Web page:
As we explore America’s romance with the open road, we consider key questions about our past, present, and future as each has been determined by the highways, both literal and rhetorical, that we travel. In what ways has auto-mobility and the invention of the Interstate Highway System defined America’s material and cultural landscapes? What promises were made to the American public, by corporations as well as government, about a golden future of prosperity, cleanliness, and leisure brought about by superhighways? Which of these dreams have come true (and for whom) and which have turned to nightmares? What, in an age of increasing anxiety about air pollution, traffic accidents, oil scarcity, broken supply chains, climate change, and degrading infrastructure, does the future of America as a “nation on wheels” look like? Is the age of the automobile, as some science fiction authors have imagined, reaching its end, or is America’s identity so deeply entangled with the network and machinery of our Interstate Highway System that its end has become impossible to imagine? Finally, we consider how, going forward, we might remain skeptical of compelling road narratives of freedom and progress that continue to resonate so strongly with our sense of national and even personal identity. How might we begin to take part in a different conversation that seeks alternatives to the alienating, and often deadly, forces of technology?
Futurama, Autogeddon is conceived as three distinct but intersecting analytical threads, each represented by a key rhetorical figure: the chronotope, the specter, and the machine.
In the Chronotope thread, we approach the highway as a site that complicates our understandings of space and time. Bakhtin’s formulation of space and time is a common theme: narrative representations of the landscaped spaces of the superhighway are accompanied by science fictional speculations about “the future,” conveying excitement about what is to come, and, at the same time, nostalgia for the past. Henri Lefebvre suggests that there must be a “science of space” that includes:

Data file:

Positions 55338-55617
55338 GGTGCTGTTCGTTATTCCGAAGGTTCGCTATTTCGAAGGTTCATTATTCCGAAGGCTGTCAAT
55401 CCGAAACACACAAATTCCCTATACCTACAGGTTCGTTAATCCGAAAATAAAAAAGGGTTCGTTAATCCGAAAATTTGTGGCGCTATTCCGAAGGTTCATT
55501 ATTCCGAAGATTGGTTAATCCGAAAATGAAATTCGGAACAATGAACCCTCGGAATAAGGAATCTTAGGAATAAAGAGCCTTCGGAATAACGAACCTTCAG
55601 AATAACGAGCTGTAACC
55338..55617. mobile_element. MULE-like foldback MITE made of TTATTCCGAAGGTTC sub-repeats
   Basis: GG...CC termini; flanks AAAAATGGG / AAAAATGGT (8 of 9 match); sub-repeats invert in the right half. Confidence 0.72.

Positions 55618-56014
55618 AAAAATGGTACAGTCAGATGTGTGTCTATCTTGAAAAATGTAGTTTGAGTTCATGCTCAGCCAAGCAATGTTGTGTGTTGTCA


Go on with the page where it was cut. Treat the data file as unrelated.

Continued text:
. . . a technological utopia, a sort of computer simulation of the future, or of the possible, within the framework of the real . . . The technological utopia in question is a common feature not just of many science fiction novels, but also of all kinds of projects concerned with space, be they those of architecture, urbanism or social planning. (9)
In the Chronotope thread of Chapter One, “Space and Time at the Fair” (1.2) we show how Norman Bel Geddes had already embarked upon Lefebvre’s “science of space” in his building of the Futurama diorama in 1939, both at the level of storytelling (in A Distant Technology, J.P. Telotte calls the Futurama a “science fiction movie,” 162) and in his aspirations to become a planner of the “roads of tomorrow.”
In the Chronotope thread of Chapter Two, “Space and Time at Futurama II” (2.2), we detail how the spaces of the Futurama II exhibit in 1964-1965 show a “technological utopian” motif, a scaled-up version of the first Futurama, while the bombastic film To the Fair follows visitors through the different spaces of the second World’s Fair in a kind of miniature “road narrative.”
Finally, Chapter Three’s Chronotope thread, “The Ruins of Space and Time” (3.2), looks at science fictional spaces, positing that the ruined superhighway that figures so persistently in American science fiction represents a kind of “space-time machine” that allows us to think about the future even as characters reflect back on an idealized past.